Korea Times | 13 February 2017
Thailand can be ’gateway for Korea to ASEAN’
By Kim Jae-kyoung
SINGAPORE ― ASEAN or the Association of Southeast Asian Nations will be one of the most promising markets in the coming decade on the back of robust economic growth and huge development opportunities.
Following the establishment of the ASEAN Economic Community (AEC) a year ago, the competition is heating up to get the upper hand in the 10-member bloc ― Brunei, Cambodia, Indonesia, Malaysia, Myanmar, the Philippines, Singapore, Laos, Thailand and Vietnam.
Japan has already been a massive player in the region and China is clearly ramping up efforts to build relationships there. More nations from Europe and other regions are expected to join as they are looking for new partners in the era of Donald Trump’s protectionism.
Thai Prime Minister Prayut Chan-o-cha said that bolstering strategic cooperation with Thailand will pave the way for South Korea to make inroads into ASEAN markets, particularly the four underdeveloped countries, Cambodia, Laos, Myanmar and Vietnam (CLMV).
"I hope that you will use Thailand as your gateway to ASEAN," he said in a recent interview. "Most importantly, I do hope that you will see Thailand as your vital partner to serve vibrant CLMV markets."
"Thailand’s geographical location with most of its borders connected to neighboring countries as well as strong economic fundamentals and political stability could serve as a dynamic gateway for trade between ASEAN nations and CLMV countries and a hub for the global value chain."
He also said that Korea can capitalize on Thailand’s geographical advantage to reach untapped large markets in the northeast of India and in the south of China by land through Thailand
The military general-turned-prime minister said that South Korea, as ASEAN’s fifth largest trade partner, can play an important role in economic integration of ASEAN by sharing its knowledge and experience in economic developments.
"Korea could play the role of an in-kind contributor for ASEAN economic integration by enhancing collaboration in areas of mutual interest and complementary advantages," he said.
He believes that the two sides can seek cooperation in areas such as the information and communications technology, electronics, automobile, shipbuilding and human resource development through quality education, upgrading of skills and capabilities and training.
"Korea’s experience of innovation-led rapid growth will provide extensive knowledge and further deepen ASEAN and Korea friendship and cooperation," he said.
Moreover, he stressed that the free trade agreement (FTA) is one of the important driving factors for the development of bilateral economic relations.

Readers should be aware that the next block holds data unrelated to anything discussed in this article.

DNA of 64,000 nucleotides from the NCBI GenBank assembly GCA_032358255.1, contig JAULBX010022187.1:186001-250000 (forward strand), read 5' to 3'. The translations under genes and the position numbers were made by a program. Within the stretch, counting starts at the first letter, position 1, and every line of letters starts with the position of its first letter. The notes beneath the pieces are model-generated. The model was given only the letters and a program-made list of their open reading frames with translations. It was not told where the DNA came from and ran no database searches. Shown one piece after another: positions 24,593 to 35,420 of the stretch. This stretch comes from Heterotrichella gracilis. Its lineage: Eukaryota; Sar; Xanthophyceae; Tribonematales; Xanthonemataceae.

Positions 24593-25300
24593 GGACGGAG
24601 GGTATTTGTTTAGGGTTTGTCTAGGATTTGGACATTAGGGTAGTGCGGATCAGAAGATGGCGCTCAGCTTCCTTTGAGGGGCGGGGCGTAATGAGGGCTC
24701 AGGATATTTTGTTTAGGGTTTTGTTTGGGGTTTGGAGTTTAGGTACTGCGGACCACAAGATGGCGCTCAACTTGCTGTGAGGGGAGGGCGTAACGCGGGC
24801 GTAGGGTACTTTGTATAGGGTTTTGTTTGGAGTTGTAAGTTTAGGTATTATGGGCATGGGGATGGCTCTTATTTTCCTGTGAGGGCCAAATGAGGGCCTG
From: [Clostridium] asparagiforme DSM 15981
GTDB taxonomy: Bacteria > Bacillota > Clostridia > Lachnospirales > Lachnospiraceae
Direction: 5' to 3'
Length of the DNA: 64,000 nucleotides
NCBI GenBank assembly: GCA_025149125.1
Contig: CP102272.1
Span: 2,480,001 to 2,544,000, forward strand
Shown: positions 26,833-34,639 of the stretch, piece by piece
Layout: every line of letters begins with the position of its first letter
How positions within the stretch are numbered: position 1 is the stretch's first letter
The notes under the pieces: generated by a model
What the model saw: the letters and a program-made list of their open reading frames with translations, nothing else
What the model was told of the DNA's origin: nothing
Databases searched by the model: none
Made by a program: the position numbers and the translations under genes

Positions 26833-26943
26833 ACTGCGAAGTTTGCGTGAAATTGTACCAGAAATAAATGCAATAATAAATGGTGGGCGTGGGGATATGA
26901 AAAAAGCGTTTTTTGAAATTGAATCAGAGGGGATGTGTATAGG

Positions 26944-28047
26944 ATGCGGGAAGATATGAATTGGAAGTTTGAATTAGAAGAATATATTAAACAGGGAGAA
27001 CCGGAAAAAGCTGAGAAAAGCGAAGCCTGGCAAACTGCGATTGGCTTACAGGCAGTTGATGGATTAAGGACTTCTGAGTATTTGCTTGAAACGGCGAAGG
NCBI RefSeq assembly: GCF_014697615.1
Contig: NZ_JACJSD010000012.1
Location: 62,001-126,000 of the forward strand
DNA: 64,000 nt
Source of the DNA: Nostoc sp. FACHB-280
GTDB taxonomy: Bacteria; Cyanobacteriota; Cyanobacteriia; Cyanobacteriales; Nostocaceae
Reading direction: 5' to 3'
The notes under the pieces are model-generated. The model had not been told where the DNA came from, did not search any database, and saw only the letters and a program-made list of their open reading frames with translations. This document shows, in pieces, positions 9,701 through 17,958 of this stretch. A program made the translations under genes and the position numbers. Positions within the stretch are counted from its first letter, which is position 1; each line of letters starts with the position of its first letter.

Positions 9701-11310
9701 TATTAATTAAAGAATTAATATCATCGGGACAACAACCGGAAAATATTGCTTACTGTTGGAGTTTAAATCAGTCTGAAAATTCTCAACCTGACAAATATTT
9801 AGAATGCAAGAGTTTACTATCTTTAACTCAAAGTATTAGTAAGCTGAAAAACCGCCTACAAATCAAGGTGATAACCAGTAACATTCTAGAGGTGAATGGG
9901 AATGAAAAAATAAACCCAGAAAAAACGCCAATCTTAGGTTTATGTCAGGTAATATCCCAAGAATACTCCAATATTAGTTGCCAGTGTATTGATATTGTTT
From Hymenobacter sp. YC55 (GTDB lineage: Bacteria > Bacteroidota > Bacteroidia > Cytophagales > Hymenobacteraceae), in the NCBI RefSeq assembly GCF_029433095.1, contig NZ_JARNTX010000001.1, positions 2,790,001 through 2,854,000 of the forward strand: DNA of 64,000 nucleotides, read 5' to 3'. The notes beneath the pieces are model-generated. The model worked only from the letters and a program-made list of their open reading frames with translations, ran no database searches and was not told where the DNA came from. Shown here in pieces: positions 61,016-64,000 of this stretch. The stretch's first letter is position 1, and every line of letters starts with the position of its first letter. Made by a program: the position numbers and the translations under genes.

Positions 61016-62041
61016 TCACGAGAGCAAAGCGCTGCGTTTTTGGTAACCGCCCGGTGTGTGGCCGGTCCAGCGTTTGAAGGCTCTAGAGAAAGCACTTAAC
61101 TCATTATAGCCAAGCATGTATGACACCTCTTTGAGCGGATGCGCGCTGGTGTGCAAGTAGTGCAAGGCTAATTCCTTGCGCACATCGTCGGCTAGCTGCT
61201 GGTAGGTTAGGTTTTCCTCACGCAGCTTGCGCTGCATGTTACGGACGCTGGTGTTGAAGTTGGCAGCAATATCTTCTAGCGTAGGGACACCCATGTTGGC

"In this connection, Thailand will continue to work constructively with Korea on further liberalization of goods under the ASEAN-Korea FTA as well as the conclusion of Regional Comprehensive Economic Partnership (RCEP) Agreement in the near future," he said.
The following is an excerpt from the interview.
Q: The ASEAN Economic Community (AEC) made its debut at the end of 2015. What are the implications of the AEC launch for Thailand?
A: The AEC is in fact a continuing process, with a number of economic developments throughout different periods. Back in the year 1992, the ASEAN Free Trade Area (AFTA) was initiated by Thailand with the aim to reduce and/or eliminate import tariffs among ASEAN member states, to lower trade barriers, as well as to facilitate trade and investment. Therefore, ASEAN economic integration has taken place over a few decades.
Apart from the reduction and elimination of import tariffs, ASEAN has implemented over 500 AEC Blueprint measures in order to establish the AEC as a single market with a free flow of goods, capital and skilled labor across borders in ASEAN countries.
The 10-member bloc pursues progressive liberalization of trade in services and cooperation in creating an economic environment that supports business operations and small- and medium-sized enterprises’ (SMEs) capacity with access to finance, innovations, and technology.
With regard to changes in the daily life of people, consumers have been provided with a greater variety of choices of products and various qualified services with better prices. Market competition will be enhanced due to imports of products from various sources. In addition, consumers will be more protected by ASEAN products and services in compliance with ASEAN cooperation on consumer protection.
Q: What do you think Thailand’s role is in the integration process following the launch of the AEC?
A: Although the establishment of the AEC has officially been announced, regional economic integration among ASEAN member states remains an on-going process.